"Communication Failure" Set Eufaula Bank Robber Free29-Jan-2016
In only a few seconds, a man walked into a Eufaula bank, shot and killed the bank president, shot a teller, and took a customer hostage in an attempt to rob the bank. By the time the dramatic scene reached its conclusion in a deadly shootout with law enforcement, Cedric Lamont Norris was dead, and his hostage was seriously injured.
The killing of the bank president and the injuries of two innocent women seem senseless enough, but compounding the futility of it all was the discovery that Norris, who was released from a Texas prison in 2012, should have been behind bars in Oklahoma, serving a 60 year sentence for multiple criminal conviction.
In fact, it was not the first time Norris was mistakenly released from prison. In 2007, he was released from a Texas prison on parole. In both the 2007
and 2012 releases, the man should have been transferred immediately to an Oklahoma prison to serve the remainder of his 60 year term.
So how does this happen? How does a man who should be spending decades behind bars get mistakenly released not once, but twice?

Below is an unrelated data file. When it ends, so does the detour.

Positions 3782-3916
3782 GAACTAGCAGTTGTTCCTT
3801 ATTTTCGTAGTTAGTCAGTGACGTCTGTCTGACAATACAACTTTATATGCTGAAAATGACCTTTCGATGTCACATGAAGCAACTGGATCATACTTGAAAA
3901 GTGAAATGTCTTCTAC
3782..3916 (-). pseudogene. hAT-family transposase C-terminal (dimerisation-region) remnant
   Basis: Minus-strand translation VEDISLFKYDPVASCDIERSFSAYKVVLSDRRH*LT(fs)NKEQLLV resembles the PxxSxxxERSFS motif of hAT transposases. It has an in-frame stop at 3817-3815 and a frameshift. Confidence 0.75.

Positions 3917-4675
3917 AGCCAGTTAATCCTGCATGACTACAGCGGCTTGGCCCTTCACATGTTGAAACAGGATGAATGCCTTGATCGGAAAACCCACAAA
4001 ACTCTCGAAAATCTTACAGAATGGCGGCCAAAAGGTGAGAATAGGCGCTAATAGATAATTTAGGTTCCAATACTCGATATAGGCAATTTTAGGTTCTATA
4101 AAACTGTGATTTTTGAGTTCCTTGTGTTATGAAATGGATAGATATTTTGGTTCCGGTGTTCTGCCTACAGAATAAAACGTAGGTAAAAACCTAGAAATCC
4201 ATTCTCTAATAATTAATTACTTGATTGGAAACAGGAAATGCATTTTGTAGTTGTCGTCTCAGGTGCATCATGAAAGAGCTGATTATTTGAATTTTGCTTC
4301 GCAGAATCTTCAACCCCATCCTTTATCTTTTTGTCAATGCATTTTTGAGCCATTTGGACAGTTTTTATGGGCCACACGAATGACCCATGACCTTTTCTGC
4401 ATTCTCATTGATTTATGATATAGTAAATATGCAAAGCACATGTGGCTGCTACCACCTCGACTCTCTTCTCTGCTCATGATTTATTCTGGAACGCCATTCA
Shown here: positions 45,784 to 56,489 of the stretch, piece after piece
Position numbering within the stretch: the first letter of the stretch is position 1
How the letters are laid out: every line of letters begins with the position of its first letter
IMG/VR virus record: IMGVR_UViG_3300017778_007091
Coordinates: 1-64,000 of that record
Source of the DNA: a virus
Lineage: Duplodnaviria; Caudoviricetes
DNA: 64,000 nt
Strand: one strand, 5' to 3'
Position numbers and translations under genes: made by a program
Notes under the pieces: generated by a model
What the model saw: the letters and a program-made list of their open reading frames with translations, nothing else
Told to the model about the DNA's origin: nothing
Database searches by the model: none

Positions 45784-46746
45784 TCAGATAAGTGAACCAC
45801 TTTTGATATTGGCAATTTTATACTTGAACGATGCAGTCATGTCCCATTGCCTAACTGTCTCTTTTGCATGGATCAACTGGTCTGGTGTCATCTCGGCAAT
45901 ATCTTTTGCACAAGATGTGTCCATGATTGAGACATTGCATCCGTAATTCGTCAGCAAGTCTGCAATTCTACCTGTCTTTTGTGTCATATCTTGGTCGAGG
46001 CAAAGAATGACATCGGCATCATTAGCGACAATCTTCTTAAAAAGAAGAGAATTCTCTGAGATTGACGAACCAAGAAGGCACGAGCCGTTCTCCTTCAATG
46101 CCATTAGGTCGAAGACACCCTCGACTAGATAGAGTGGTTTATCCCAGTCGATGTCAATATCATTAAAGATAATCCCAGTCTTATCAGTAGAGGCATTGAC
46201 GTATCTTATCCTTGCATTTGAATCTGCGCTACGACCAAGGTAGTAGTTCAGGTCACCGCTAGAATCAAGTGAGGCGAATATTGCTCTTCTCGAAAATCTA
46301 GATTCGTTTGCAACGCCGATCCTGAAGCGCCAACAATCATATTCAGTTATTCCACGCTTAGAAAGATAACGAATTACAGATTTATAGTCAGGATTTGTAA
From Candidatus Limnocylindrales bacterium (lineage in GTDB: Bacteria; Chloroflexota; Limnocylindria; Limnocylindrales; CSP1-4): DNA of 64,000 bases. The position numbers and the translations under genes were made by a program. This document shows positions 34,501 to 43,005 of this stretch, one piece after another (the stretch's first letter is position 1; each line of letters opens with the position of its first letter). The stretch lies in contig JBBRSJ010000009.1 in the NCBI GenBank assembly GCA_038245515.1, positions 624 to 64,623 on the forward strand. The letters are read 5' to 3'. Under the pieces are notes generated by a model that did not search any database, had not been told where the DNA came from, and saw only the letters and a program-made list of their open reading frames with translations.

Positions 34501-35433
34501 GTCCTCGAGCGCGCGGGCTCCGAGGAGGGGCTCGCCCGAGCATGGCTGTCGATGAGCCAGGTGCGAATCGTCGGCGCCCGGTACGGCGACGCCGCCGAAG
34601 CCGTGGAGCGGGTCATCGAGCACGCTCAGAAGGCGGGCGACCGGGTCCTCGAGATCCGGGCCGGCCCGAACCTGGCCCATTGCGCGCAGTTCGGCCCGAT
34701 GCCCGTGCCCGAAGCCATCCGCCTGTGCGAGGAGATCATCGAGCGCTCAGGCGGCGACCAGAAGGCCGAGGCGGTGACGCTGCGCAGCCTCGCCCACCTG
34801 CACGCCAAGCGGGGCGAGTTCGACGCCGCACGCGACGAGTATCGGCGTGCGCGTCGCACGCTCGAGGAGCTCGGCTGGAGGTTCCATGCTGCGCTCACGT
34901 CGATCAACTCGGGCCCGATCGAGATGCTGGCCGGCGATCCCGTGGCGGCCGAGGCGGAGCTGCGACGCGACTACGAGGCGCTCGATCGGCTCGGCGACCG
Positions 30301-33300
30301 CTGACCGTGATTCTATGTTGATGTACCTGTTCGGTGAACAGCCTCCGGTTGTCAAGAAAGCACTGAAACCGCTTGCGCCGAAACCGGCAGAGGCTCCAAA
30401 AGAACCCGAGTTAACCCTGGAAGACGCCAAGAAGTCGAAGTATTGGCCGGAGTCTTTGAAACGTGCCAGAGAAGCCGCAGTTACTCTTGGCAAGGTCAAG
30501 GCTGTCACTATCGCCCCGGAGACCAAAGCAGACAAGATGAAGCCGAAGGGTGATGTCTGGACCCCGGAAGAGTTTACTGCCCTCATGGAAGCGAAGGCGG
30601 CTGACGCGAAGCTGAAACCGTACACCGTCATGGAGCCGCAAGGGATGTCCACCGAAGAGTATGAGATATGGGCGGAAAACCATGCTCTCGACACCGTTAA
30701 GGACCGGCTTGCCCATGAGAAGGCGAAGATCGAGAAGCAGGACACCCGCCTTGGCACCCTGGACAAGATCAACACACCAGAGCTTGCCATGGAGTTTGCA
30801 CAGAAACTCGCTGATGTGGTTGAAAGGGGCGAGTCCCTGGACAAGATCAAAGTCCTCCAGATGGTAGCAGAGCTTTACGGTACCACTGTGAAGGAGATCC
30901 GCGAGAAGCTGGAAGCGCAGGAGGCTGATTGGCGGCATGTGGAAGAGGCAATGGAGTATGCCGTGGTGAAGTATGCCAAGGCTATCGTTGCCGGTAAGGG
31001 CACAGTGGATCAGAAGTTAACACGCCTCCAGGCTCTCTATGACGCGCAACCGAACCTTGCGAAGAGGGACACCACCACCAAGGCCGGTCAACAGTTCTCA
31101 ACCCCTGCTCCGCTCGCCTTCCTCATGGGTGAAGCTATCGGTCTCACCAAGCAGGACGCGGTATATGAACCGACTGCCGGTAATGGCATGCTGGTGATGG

Neither Texas nor Oklahoma authorities could pinpoint where or how the communication breakdown occurred--why Texas officials did not know that Norris needed to be transferred to Oklahoma nor why Oklahoma officials were not monitoring his status in Texas.
A timeline published in the Tulsa World shows a number of "red flags" or times during the justice system's involvement with Norris and his prolific criminal history that should have prevented the mishaps that let him out of custody. In fact, when Norris was paroled in Texas in 2007, he not only had a sentence awaiting him in Oklahoma, he had a current indictment for robber in Texas itself. It seems unthinkable that an inmate with pending criminal charges could be paroled.
It is troubling that neither Texas nor Oklahoma officials can pinpoint the exact breakdown. One jurisdiction says the transfer papers were mailed. Another says they were not in Norris's file. But Norris was free, and he was checking in with his parole officer in Texas--as recently as one week before the Eufaula bank robbery and murder. Officials say that Norris's case was "once in a lifetime," and that he was able to slip through the cracks because he was sentenced in so many jurisdictions. But shouldn't that kind of criminal record mean someone is keeping a close eye on the inmate?
According to Creek County District Attorney Max Cook, "I do not know whose fault it is--if it’s the fault of a person or a system--but we’ll deal with it, and we’ll make it better should we be faced with this again."
It is hard to have confidence in a system's ability to find a solution to a problem, when it can't even find the problem's source.
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